Our Shanghai correspondent, Mick Knuppel, warms to the “art of life” and the wines from the South of France at the Gerard Bertrand dinner, Le Royal Meridien, voted 2011 Best European Winery, by Wine Enthusiast
Art de Vivre
“The important thing in life is not success; rather it is the path and steps we take to achieve success” – Gerard Bertrand.
It’s not often you attend the launch of a partnership between one of the world’s leading winemakers and their importer, and come away with philosophical debate about the essence of life and joie de vivre. Sure the focus was on the wine – the importer Summergate launching its partnership with Gerard Bertrand wines – in China.
And, yes, the wines paired with the sumptuous dinner at le Royal Meridien stand alone for sheer quality, finesse and expression of Provençal terroir; but it would be doing this review a complete disservice if it didn’t first focus on winemaker Gerard Bertrand; second generation winemaker and custodian of precious land and ancient vines.
Gerard is big man. His handshake threatens to engulf your whole arm, and his presence simply says he is winemaker completely at the top of his game. Dwarfing most of us, Gerard shared with a rapt gathering of 50 guests his heritage, from starting in his father’s cellars as a ten year old, to juggling 6 day weeks in the vineyard with a successful International Rugby Union career, to now carrying on the legacy his father left him.
His wines are as firmly structured as that handshake, the expression of fruit carrying the same depth and warmth as his nature. A champion of organic wines and biodynamic viticulture, Gerard commanded rapt attention from the invited guests representing many of China’s wine and food industry leaders.
The joy of the occasion was enhanced by Poppy and her exquisite and highly entertaining translation of both Gerard’s and Summergate director Ian Ford’s speeches.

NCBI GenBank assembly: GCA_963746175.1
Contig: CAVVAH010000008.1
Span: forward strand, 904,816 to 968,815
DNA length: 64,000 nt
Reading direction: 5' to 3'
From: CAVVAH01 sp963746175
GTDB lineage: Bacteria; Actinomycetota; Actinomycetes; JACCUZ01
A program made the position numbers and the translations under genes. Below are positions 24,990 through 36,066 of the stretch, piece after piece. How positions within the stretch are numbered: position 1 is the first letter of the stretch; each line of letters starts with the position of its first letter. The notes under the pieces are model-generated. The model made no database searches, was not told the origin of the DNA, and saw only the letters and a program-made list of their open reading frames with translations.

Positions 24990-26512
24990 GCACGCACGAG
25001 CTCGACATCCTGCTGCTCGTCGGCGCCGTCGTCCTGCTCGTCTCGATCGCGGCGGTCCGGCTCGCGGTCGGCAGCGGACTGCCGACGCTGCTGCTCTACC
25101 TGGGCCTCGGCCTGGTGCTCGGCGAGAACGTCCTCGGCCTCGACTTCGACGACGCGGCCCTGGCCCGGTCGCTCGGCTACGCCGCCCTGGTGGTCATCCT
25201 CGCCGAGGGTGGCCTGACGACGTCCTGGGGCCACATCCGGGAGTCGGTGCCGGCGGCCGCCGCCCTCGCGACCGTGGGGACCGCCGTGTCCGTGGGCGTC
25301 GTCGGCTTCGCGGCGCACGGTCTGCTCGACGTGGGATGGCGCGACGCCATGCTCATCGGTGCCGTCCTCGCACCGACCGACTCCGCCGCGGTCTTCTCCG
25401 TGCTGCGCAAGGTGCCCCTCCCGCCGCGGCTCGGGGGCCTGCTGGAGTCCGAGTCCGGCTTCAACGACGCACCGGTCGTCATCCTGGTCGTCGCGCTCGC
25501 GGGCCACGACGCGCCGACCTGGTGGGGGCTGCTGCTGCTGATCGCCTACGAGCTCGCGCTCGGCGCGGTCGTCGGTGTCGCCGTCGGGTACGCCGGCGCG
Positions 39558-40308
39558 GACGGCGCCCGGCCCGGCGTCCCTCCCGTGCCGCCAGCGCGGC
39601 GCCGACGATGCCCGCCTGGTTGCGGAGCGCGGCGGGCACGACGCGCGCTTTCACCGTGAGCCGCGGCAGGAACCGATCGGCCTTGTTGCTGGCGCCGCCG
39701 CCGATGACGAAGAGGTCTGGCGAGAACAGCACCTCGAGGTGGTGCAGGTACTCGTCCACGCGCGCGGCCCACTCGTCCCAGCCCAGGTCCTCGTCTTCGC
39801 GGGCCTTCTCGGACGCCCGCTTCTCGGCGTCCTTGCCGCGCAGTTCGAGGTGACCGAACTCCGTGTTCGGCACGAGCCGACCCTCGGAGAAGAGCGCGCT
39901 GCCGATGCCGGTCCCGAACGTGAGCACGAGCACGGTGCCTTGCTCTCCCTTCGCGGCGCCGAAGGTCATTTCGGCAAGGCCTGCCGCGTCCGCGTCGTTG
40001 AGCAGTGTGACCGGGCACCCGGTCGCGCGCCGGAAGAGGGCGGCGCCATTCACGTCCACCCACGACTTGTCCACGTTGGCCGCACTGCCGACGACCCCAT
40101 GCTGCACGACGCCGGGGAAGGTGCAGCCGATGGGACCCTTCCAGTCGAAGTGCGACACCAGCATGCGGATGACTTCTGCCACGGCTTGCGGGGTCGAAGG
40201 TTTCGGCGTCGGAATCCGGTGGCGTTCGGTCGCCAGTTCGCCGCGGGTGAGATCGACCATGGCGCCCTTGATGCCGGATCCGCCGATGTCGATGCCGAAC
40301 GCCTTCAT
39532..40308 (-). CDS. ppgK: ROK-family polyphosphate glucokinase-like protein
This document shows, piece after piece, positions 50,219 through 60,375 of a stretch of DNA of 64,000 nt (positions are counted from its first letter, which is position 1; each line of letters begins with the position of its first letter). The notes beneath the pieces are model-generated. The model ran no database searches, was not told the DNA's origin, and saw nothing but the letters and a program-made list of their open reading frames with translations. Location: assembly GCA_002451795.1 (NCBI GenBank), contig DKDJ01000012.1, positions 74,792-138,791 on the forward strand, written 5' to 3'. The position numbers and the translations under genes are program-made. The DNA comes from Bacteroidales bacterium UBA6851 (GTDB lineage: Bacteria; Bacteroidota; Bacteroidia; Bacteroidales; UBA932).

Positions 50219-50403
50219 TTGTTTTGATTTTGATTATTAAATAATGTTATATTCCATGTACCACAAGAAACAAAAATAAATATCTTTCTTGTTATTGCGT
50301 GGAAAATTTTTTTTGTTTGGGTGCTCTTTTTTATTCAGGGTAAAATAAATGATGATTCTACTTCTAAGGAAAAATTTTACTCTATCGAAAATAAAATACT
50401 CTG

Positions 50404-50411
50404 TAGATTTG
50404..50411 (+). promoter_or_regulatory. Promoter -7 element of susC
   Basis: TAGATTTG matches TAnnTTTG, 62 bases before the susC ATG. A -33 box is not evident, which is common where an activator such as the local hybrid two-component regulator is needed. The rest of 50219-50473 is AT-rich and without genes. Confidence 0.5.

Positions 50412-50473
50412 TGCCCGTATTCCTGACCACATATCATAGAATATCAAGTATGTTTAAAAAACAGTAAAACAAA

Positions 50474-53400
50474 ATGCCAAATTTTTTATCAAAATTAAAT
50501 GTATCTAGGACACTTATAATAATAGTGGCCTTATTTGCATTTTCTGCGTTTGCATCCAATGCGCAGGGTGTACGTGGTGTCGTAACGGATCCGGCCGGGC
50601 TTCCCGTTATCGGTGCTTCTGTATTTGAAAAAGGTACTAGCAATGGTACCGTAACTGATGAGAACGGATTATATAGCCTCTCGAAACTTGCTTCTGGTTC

Starwood’s Le Royal Meridien in Nanjing Dong Road hosted this launch, with vibrant, creative chef Rembrandt Van Der Laan creating one of the year’s great menus for this occasion.
The 2010 reserve Speciale Chardonnay was served as a welcome drink, its crisp rich palate perfect after coming in from the humid wet evening in Shanghai. The Plum rains shut out any hope of looking out upon the spectacular view from the restaurant on the 64th floor, and so guests zeroed their focus even more onto the food and wine.
The 2010 Reserve Speciale Viognier paired spectacularly with Van Der Laan’s first course, a wicked Foie Gras terrine, sharp mango chutney with a reduced Oporto wine jus. The rounded, lightly apricot and honey nose and brace of acid was perfect with the mouse – like richness of the terrine.
The Cigalus wines have developed a bit of a cult reputation, and the 2010 Domaine de Cigalus 2010 was in mint condition, the Chardonnay, Viognier, Sauvingnon Blanc blend exhibiting refreshing citrus, gentle florals and white fruits. There is rich twist to both the nose and the palate, no doubt the quality of viognier shining through. This is a fresh wine, lively and rounded with ripe fruits, perfect with the course of seared scallops, caviar in a cauliflower veloute. Very clever dish this; the scallop perfectly seared and quite the star.
A brace of wines were served to accompany the Angus beef fillet, perfectly medium rare with duck liver atop, potato dauphine and perigourdine sauce. The 2010 Domaine de Cigalus Rouge, a blend of Cabernet, Merlot and Syrah, was paired alongside the 2009 Chateau l’Hospitalet Grand Vin Rouge.